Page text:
An unlikely star has risen out of a village in Scotland. Her name is Susan Boyle, and she is a forty-seven year old, unemployed woman who lived with and cared for her ailing mother until the woman’s death, a couple of years ago. She’s never been married. Never been kissed.
She recently walked onto a stage in Glasgow as a contestant in “Britain’s Got Talent.” The winner of the show, which is similar to our own “American Idol,” will perform for the queen.
The packed audience mocked Susan, laughing and pointing at her unruly hair and her less-than-svelte appearance. Even the judges rolled their eyes when she revealed her age. When asked who she would like to be as famous as, she replied, “Elaine Paige,” a British actress and performer. The audience roared with laughter.
When asked why she hasn’t become famous before now, she smiled and said, “I’ve never been given the chance before. But here’s hoping that’ll change.”
The music began, and the three judges tried to look sympathetic. But their cynicism clearly reflected the mood of the entire audience. They were expecting to sit through several minutes of torturous, off-key singing. Everyone was.
And then, Susan opened her mouth to reveal the voice of a trained professional. Her performance was stellar. Within seconds, she had turned the audience in her favor. The judges, too. By mid-song, everyone was on their feet, whooping and hollering and cheering. Honestly, I don’t know how she stayed on key – she must have had trouble hearing the music with all the cheers. But with a smile on her face, with every note exactly on pitch, she finished the song and brought the house down.
Then, the unassuming little woman brought more laughter as she blew a kiss and began to exit the stage – even before the judges had their say. Only this time, the laughter wasn’t mocking. It was delighted laughter at a beloved, adorable woman who had, in one fell swoop, captured the hearts of millions. She was shooed back onstage to receive the best reviews in the history of the show, and was given the thumbs up from all three judges to proceed to the next round of the competition.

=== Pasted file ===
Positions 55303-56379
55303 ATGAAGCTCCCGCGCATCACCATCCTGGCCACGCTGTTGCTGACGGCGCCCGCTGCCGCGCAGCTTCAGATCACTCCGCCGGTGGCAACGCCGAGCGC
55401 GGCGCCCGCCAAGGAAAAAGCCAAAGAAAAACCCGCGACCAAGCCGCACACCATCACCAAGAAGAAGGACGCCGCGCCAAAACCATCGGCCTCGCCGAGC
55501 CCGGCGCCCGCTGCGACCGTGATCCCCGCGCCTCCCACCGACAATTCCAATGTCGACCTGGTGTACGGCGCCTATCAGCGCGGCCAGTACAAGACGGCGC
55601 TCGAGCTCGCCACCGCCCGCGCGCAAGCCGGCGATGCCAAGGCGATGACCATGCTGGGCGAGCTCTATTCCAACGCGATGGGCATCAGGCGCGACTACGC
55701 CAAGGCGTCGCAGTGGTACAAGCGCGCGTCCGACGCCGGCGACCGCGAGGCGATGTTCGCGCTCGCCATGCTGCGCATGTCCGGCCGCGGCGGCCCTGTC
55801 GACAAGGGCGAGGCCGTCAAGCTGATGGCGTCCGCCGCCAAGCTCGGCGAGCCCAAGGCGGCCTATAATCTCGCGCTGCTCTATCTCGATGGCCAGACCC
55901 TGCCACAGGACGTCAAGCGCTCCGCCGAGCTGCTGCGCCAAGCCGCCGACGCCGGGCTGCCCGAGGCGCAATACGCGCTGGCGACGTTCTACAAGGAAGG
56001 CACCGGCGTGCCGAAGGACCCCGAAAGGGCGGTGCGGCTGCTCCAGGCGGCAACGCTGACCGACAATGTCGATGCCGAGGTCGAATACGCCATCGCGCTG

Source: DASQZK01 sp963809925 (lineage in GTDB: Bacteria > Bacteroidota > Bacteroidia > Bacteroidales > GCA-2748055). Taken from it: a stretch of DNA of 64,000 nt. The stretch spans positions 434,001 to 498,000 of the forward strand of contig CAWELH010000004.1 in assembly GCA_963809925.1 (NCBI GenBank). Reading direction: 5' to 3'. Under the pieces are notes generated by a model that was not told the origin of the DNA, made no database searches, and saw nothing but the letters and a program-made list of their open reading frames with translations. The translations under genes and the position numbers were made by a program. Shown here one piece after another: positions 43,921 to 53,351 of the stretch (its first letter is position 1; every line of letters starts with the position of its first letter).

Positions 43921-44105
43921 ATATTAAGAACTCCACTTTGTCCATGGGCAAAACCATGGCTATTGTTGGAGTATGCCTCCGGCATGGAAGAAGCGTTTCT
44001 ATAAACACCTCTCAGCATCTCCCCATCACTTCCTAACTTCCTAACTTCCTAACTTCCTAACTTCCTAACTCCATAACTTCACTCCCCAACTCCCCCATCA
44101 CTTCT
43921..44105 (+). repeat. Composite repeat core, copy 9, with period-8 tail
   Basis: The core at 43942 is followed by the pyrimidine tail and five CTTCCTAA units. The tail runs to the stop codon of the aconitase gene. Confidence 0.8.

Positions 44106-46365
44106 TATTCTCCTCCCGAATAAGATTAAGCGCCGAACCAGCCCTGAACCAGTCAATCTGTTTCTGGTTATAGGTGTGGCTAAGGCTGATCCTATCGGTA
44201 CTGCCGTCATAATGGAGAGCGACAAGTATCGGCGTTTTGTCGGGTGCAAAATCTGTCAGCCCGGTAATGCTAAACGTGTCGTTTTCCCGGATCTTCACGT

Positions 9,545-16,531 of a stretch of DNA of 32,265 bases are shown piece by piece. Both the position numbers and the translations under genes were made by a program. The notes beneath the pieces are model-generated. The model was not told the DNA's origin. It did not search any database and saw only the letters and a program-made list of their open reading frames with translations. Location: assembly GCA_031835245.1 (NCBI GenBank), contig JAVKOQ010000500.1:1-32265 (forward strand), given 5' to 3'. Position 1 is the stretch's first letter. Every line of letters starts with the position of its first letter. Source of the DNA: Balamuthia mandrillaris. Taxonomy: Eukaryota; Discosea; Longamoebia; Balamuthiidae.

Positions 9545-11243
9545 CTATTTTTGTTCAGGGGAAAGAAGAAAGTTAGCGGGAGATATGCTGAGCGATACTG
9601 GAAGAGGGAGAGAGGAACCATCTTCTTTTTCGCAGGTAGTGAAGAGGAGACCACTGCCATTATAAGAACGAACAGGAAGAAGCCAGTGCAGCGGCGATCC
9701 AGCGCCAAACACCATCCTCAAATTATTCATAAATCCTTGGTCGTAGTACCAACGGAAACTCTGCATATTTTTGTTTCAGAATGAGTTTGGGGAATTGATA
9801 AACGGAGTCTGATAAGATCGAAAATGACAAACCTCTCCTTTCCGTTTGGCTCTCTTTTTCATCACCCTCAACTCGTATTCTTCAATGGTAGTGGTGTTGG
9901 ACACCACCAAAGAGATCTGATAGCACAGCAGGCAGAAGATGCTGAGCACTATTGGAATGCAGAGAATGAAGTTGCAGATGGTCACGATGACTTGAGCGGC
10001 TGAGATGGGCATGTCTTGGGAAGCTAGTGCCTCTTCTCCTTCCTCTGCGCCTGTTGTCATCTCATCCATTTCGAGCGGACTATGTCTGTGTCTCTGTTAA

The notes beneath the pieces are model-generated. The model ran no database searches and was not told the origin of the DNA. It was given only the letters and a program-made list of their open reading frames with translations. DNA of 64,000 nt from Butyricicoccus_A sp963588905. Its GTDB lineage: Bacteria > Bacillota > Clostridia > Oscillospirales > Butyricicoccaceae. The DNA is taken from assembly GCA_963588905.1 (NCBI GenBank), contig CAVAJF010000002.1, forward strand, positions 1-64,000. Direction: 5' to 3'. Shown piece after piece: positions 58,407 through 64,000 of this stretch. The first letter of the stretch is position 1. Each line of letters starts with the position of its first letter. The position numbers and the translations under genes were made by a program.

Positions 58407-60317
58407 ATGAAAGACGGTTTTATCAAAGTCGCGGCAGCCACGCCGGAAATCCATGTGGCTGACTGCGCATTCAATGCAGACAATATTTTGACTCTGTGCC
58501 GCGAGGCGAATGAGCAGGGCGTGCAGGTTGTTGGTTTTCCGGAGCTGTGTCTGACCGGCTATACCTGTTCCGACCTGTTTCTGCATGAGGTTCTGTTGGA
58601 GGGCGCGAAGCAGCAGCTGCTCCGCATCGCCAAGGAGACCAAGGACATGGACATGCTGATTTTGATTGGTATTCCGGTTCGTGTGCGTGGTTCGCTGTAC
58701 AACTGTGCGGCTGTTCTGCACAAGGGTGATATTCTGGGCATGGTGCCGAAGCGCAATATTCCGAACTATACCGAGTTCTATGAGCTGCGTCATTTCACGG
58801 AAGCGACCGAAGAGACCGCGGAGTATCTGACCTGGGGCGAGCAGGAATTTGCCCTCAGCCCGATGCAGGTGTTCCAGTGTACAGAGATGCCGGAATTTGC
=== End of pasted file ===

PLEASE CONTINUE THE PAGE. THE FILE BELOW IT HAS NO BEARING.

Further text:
Along with the delight of the judges and the audience, however, was a bit of shame. They – we – had judged her too quickly. We had mocked her.
She showed us, didn’t she?
She silenced our mocking, jeering sneers with her pure, sweet voice. And like one of the judges said, “No one is laughing now.”
Sometimes, we’re a little too quick to judge, aren’t we?
Susan’s story reminds me of another story I’ve heard. It’s the story of One who has been mocked. His words have been scorned. His ways have been called “outdated.”
He doesn’t look like the world wants Him to look. He doesn’t try to be fashionable, or cover up who He really is. He doesn’t change His appearance or His standards to please the crowd. He’s very up-front about His identity. What you see is what you get.
Yet, we often don’t give Him the credit He deserves. We laugh and accuse Him of being weak, when He is all-powerful. We accuse Him of being a relic, when He is timeless. We assume He is cruel and judgemental, when He is actually loving, compassionate and merciful.
We have been known to laugh at Him and thumb our noses at His wisdom.
But rest assured, my friends. God will not be mocked.
One day, He will show us.
One day, the King of Kings will make His presence known to all the world, and we will be stunned. Many of us, I’m afraid, will be shamed.
On that day, our eyes will be opened, and we will see once and for all just how awesome, how brilliant, how incredibly amazing God is.
Only then, instead of bringing us to our feet, He will bring us all to our knees as every tongue confesses that He is Lord.
Galatians 6:7 “Do not be deceived: God cannot be mocked.”